Nonhormonal Treatments for Hot Flashes Prove Effective

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Nonhormonal Treatments for Hot Flashes Prove Effective

JAMA Internal Medicine recently published results from a clinical trial researching the side effects of hormonal and nonhormonal treatment for minimizing hot flashes. The clinical trial was part of the Ms-FLASH clinical trial network low dose oral estradiol, low-dose venlafaxine, a serotonin-norepinephrine reuptake inhibitor, and placebo in reducing vasomotor symptoms in perimenopausal and postmenopausal women. The study found that participants who took estradiol showed a 53% reduction in hot flashes while women who took venlafaxine showed only a 48% reduction.

Lifestyle Interventions May Prevent Aging

What can anti-aging experiments on mice tell us about preventing aging in humans? A new article in Nature claims that aging experts are now calling for more research on preventing chronic illnesses rather than simply treating them with pills and surgery. Research has looked into multiple pathways to prevent aging in mice. Experts agree that similar research should be done for humans. More doctors are beginning to understand that lifestyle interventions such as changes in diet and exercise can slow down the aging process and perhaps help people to avoid chronic illnesses altogether.

3-D Mammography Improves Breast Cancer Detection

Breast cancer detection may have gotten a little easier using a new test called tomosynthesis. A new article in The Journal of the American Medical Association reports that the addition of the new test may reduce the number of false/positive results than when performing a mammogram only.  Tomosynthesis is different from a routine mammogram in that it moves around the breast, creating multiple pictures from many angles. What you get in the end is a 3-D image of the breast tissue, allowing doctors to give a much more accurate diagnosis of breast health.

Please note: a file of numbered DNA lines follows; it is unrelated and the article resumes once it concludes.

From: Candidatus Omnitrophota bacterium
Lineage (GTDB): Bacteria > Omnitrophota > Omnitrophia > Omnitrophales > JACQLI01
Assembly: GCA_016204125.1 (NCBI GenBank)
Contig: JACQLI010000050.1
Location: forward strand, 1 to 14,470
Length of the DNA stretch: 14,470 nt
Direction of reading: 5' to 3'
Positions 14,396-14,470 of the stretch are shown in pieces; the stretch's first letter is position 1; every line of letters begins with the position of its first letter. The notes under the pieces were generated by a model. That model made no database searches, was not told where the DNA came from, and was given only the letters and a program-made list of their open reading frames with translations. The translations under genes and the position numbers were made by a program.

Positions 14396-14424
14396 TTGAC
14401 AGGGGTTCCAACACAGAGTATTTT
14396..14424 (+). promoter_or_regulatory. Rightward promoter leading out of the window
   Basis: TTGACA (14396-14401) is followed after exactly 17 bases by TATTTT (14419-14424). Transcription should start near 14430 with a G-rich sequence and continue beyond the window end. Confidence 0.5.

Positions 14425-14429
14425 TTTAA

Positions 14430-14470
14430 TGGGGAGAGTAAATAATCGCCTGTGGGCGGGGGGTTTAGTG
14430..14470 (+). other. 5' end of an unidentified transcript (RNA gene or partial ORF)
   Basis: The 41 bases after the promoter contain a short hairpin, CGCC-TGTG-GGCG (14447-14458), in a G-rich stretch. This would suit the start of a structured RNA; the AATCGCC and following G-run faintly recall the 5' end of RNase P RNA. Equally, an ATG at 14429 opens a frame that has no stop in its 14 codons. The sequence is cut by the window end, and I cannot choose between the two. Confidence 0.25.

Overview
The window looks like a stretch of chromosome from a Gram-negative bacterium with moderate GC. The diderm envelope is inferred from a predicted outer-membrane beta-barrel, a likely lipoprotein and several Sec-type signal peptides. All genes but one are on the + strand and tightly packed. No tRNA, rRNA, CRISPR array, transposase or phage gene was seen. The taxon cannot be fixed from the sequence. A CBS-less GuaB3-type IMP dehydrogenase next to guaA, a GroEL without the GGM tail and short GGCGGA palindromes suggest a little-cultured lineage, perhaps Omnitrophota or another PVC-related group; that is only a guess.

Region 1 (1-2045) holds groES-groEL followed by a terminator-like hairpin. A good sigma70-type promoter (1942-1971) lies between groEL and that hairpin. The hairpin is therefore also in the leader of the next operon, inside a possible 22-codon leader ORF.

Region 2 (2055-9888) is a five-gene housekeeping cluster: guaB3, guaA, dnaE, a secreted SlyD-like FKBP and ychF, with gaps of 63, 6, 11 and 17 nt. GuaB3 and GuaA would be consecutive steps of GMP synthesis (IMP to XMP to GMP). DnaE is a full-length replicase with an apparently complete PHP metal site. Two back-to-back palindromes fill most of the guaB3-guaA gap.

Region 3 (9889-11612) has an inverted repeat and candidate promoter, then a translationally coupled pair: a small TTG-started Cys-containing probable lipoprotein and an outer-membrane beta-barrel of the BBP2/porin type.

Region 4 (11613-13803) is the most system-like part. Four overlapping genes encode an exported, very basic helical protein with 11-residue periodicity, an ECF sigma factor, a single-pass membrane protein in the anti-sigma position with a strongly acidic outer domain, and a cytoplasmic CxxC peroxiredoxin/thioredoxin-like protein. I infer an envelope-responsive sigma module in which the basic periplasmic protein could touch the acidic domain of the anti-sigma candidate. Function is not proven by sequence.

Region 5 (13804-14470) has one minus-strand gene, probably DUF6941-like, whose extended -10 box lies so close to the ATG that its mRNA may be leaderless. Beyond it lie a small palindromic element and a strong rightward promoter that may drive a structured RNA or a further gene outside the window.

Medical Device Used in Hysterectomies May Spread Uterine Cancers

A medical device commonly used to perform hysterectomies may be spreading potentially fatal cancers in women. The Journal of the American Medical Association reports that Columbia University doctors have found that close to 1 in 370 women who underwent a hysterectomy using a power morcellator was found to have previously undetected cancers of the uterus. The Food and Drug Administration issued a similar warning last April after reporting that nearly 1 in 350 women who had uterine fibroids surgically removed using the same tool were also found to have undetected uterine cancers.

Boomers Need to Eat More Protein

The Washington Post reports that it is possible for even active adults to begin to lose muscle mass after age 40. This fact has a huge impact on baby boomers’ future physical well-being. Not eating enough protein may lead to loss of independence as an older adult. Increasing daily protein intake to 1 to 1.2 grams of protein per kilogram of body weight can reduce the aging process according to a 2009 study in the Journal of the American Geriatric Society.

After struggling with her own severe menopause symptoms and doing years of research, Ellen resolved to share what she learned from experts and her own trial and error. Her goal was to replace the confusion, embarrassment, and symptoms millions of women go through–before, during, and after menopause–with the medically sound solutions she discovered. Her passion to become a “sister” and confidant to all women fueled Ellen’s first book, Shmirshky: the pursuit of hormone happiness. As a result of the overwhelming response from her burgeoning audiences and followers’ requests for empowering information they could trust, Ellen’s weekly blog, Menopause MondaysTM, was born.

  • Chantal

    What is the conversion of kilogram of body weight to pound of body weight to correctly calculate the proper amount of protein?

    • Ellen Dolgen

      I wish I knew, Chantal! Is there a way to get this from the internet?

      • If you do a Google search of kilogram to pound the calculator will appear right at the top. I kilogram equals 2.20462 pounds.

        • Ellen Dolgen

          Thanks, Naomi!

  • Very very interesting Ellen.

    I did the conversion online just now. Did you do the calculation for how much protein we should be eating? I would have to pay very close attention to where that protein came from don’t you think?

    b+

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